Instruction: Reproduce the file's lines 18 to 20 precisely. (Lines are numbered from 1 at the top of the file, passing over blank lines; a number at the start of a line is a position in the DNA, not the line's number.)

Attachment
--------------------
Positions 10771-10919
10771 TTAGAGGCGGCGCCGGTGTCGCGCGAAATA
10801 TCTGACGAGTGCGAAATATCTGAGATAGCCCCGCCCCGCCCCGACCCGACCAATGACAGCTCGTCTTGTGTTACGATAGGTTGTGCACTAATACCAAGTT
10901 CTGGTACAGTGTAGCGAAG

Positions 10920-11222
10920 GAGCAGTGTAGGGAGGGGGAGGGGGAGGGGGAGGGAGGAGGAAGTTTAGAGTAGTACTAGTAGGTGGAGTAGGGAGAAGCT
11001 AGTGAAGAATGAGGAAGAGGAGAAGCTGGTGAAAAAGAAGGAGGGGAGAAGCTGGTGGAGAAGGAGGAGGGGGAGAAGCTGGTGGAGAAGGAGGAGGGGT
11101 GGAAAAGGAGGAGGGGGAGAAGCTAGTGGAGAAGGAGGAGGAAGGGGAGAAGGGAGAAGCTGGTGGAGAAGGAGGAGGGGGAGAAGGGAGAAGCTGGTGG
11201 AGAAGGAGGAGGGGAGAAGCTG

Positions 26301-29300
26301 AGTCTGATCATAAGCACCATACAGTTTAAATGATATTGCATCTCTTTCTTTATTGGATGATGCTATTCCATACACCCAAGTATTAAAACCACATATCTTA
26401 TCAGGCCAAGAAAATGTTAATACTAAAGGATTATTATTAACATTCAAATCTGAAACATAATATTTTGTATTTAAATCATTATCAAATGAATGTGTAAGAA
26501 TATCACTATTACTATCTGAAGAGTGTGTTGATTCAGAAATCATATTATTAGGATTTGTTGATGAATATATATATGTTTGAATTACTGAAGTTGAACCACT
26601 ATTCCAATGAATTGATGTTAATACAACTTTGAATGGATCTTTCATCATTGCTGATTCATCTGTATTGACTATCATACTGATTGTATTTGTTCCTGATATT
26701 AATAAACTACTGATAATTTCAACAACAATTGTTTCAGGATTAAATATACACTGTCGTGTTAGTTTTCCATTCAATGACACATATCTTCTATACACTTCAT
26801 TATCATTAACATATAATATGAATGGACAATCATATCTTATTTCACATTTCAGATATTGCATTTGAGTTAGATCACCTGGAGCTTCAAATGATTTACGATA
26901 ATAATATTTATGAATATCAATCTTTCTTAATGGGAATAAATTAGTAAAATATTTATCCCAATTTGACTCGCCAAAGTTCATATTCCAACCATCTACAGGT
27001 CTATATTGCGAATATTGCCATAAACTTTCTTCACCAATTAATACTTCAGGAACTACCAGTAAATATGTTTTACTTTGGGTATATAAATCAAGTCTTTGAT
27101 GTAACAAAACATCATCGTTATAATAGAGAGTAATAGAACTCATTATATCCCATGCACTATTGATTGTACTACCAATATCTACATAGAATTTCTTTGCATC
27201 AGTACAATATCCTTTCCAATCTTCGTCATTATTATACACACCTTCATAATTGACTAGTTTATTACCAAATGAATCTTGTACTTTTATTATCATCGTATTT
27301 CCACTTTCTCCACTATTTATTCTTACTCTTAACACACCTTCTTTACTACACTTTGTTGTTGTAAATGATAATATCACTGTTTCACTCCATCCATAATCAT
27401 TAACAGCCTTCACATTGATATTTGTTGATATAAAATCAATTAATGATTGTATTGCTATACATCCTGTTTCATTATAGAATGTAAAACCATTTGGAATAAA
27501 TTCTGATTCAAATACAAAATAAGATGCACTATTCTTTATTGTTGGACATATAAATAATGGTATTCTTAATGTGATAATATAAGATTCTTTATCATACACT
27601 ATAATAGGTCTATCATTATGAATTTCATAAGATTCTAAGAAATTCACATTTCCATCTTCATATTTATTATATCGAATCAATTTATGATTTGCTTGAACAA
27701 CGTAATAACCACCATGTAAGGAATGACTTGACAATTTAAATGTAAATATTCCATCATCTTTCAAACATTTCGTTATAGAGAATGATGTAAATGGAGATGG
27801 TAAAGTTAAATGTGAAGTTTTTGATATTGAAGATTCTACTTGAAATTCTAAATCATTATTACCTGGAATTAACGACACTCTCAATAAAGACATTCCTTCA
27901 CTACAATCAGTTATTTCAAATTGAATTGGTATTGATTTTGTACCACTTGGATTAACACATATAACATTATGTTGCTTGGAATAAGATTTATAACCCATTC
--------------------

27001 CTATATTGCGAATATTGCCATAAACTTTCTTCACCAATTAATACTTCAGGAACTACCAGTAAATATGTTTTACTTTGGGTATATAAATCAAGTCTTTGAT
27101 GTAACAAAACATCATCGTTATAATAGAGAGTAATAGAACTCATTATATCCCATGCACTATTGATTGTACTACCAATATCTACATAGAATTTCTTTGCATC
27201 AGTACAATATCCTTTCCAATCTTCGTCATTATTATACACACCTTCATAATTGACTAGTTTATTACCAAATGAATCTTGTACTTTTATTATCATCGTATTT